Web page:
The wearing of the niqab and other items of clothing that cover the face has been the subject of intense debate in several European countries, notably France where legislation has been passed in the French parliament which prohibits the concealment of an individual’s face in public. Raphaël Liogier states that while western commentators often link the niqab to traditional Islamic values, its contemporary appeal is part of a distinctly modern trend that has more in common with ‘new age’ fashions than radical Islam.
We see the words in the press every day: communitarianism, ethnic factionalism, Salafism, fundamentalism, jihadism and, seemingly, a term that encapsulates them all, radicalisation. But what is really behind these neologisms? They are used almost indiscriminately by commentators and politicians alike whenever it suits their immediate interests, but the anxiety that they inevitably arouse can be misleading.
Of course there are new manifestations of religion emerging in our societies. We have witnessed an Islamic revival, along with new forms of radicalism and neo-jihadism in recent years. Terrorism is shaping our lives, and we are currently joining forces to fight it. But to do so we must seek to understand the causes rather than merely hide them away in the Pandora’s box of our fears.
These words can usefully describe real phenomena, but their almost mythic power prevents us from defining them clearly. To see them for what they are we must realise – and this is key – that behind the vague threat of a “clash of civilisations” the reality is that we have before us human beings who were born and who grew up in France or in Belgium, as well as elsewhere in Europe and the United States. These are the places where they have developed some of the aspirations and values that so concern us.
Let’s begin with the most visible among them. From 2005-6 in Europe, particularly in France, young women began wearing the full face veil. They were only a few hundred at the time, but this ended up provoking a public outcry which lead to the establishment of a French law prohibiting the concealment of an individual’s face in a public place. But are these women really the implacable enemy that so many of us imagine them to be?
An individualistic fashion
Once we set aside the distorting lens of our fears and make an effort to look more closely at the situation, what we learn about these women is actually quite surprising. Generally, their choice of traditional dress is well considered and highly personal. They engage in a thoroughly modern discourse regarding the freedom to believe or not to believe, and they employ it skilfully to defend their radical “spiritual commitment”.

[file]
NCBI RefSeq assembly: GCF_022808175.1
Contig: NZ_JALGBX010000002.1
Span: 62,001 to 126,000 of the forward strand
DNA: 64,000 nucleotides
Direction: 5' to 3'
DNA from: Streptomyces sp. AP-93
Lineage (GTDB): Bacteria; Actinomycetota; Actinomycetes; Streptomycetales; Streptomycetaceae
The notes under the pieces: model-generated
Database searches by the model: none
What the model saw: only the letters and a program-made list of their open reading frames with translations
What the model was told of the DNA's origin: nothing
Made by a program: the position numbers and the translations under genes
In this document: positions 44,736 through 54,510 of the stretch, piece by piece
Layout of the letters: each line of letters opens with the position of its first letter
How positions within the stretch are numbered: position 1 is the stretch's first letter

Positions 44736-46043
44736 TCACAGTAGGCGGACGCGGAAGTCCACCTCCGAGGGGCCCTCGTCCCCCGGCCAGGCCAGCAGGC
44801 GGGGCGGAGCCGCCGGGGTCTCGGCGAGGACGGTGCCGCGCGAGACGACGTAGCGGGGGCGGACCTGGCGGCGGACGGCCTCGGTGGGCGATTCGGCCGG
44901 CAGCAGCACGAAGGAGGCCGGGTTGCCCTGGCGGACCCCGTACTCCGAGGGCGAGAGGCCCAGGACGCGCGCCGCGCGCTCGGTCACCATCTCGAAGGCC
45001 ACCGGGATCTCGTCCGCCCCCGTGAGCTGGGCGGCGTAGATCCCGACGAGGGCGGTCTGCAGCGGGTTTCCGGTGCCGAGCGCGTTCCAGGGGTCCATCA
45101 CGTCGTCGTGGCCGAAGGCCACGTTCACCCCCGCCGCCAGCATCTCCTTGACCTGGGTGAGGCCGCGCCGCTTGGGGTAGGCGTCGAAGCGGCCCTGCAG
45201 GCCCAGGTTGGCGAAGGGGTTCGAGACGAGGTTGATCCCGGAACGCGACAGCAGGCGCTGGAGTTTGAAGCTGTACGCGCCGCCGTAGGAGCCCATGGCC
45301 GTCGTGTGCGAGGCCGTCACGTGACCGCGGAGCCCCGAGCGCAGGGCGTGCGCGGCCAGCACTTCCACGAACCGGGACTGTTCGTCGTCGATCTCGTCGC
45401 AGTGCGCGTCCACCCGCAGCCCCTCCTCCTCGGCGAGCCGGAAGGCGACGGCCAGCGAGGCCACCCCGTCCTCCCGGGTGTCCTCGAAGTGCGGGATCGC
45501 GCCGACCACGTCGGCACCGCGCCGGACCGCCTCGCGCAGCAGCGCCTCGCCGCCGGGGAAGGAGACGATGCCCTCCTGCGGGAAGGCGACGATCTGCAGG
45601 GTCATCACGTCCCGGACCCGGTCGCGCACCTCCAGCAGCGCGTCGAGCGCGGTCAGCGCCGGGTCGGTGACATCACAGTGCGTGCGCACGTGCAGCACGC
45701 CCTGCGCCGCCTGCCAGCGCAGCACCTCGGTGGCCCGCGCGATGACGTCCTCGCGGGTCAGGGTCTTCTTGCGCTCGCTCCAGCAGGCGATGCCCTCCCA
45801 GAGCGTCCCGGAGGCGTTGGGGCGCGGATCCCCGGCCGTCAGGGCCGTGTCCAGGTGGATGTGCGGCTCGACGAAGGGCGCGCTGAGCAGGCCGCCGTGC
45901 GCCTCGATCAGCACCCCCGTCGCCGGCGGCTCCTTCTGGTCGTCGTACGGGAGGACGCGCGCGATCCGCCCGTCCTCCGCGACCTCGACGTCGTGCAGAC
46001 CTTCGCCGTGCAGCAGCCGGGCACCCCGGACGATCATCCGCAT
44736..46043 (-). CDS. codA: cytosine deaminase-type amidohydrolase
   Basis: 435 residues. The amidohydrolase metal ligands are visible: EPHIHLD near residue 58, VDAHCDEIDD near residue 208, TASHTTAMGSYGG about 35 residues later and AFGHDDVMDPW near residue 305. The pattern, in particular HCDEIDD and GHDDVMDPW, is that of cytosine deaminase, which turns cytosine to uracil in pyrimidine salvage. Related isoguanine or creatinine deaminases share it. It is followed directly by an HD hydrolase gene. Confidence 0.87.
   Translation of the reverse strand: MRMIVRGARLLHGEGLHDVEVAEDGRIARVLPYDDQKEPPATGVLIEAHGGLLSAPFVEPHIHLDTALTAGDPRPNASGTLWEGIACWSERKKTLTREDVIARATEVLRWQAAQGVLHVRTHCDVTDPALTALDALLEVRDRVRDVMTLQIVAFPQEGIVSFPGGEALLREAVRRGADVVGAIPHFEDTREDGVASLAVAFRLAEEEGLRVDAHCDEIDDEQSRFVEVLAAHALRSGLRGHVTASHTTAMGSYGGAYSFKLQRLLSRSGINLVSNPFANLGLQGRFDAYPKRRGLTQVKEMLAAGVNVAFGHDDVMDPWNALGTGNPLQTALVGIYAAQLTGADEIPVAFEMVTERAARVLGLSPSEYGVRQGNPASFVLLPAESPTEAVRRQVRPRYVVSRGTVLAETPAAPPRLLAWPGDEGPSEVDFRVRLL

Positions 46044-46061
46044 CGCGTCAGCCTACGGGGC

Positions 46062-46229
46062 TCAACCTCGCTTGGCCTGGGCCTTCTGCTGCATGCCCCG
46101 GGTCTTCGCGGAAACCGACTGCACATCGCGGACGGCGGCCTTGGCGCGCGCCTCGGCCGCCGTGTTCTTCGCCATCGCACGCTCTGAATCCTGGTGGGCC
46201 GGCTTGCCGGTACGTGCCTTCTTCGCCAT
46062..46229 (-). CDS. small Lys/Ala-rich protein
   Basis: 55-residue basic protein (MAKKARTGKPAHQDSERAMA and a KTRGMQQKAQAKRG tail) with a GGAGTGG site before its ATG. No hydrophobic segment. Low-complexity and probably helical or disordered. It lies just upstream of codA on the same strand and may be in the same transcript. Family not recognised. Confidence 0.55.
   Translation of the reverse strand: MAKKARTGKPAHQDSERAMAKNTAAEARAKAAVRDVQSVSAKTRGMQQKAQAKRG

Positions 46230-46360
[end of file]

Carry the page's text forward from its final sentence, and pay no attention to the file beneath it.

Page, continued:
The majority of them are between 18 and 35 years old, and most were born in France, often in families of North African or sub-Saharan African descent. For the most part, they have not grown up in particularly rigorous or purist religious environments; somewhat paradoxically, they have often been compelled to defend their decision to their perplexed families. They tend not to join Islamist organisations, nor are they very politically-minded. They have often studied classical Arabic, and speak mostly about spirituality and how to transform their lives. They aspire to be “completely themselves”, and typically do not plan to marry immediately, at least not before they have succeeded professionally.
They are frequently concerned about the environment, and view their commitment to eating only halal products as healthy and environmentally friendly. This kind of voluntary traditionalism is not restricted to women alone, but parallels a new pietistic Salafism in which men try to emulate the companions of the Prophet, dressing in Bedouin tunics, growing their beards, and committing themselves to strict personal discipline. Because religious fashion spreads via the Internet, such individuals, both men and women, can just as easily be found on the streets of Sydney, New York or Jakarta.
These signature traits of Muslim fundamentalism – an individualistic desire for transformative life change involving a return to core values, an ascetic discipline, special clothing and food practices, and an emphasis on environmental awareness – will sound very familiar to anyone who has come into contact with New Age culture or westernised Buddhism in their more extreme versions. The parallels are obvious. One pursues vegetarianism or veganism; the other, an uncompromising commitment to halal food. One finds discipline in the intense practice of yoga or meditation; the other in a strict sartorial and behavioural regime, in the practice of prayer and in mastering Arabic. Both share a similar ultramodern concern for personal growth, moral integrity and the public assertion of their identities.
These similarities have not been lost on businesses, who have recognised the individualism that lies at the core of such movements. Numerous boutiques are now catering to these “hypermuslims” and have transformed Rue Jean- Pierre Timbaud in Paris, for instance, into a Mecca of trendy Islam, in a similar way that certain neighbourhoods of New York or San Francisco have become centres for LGBT fashion.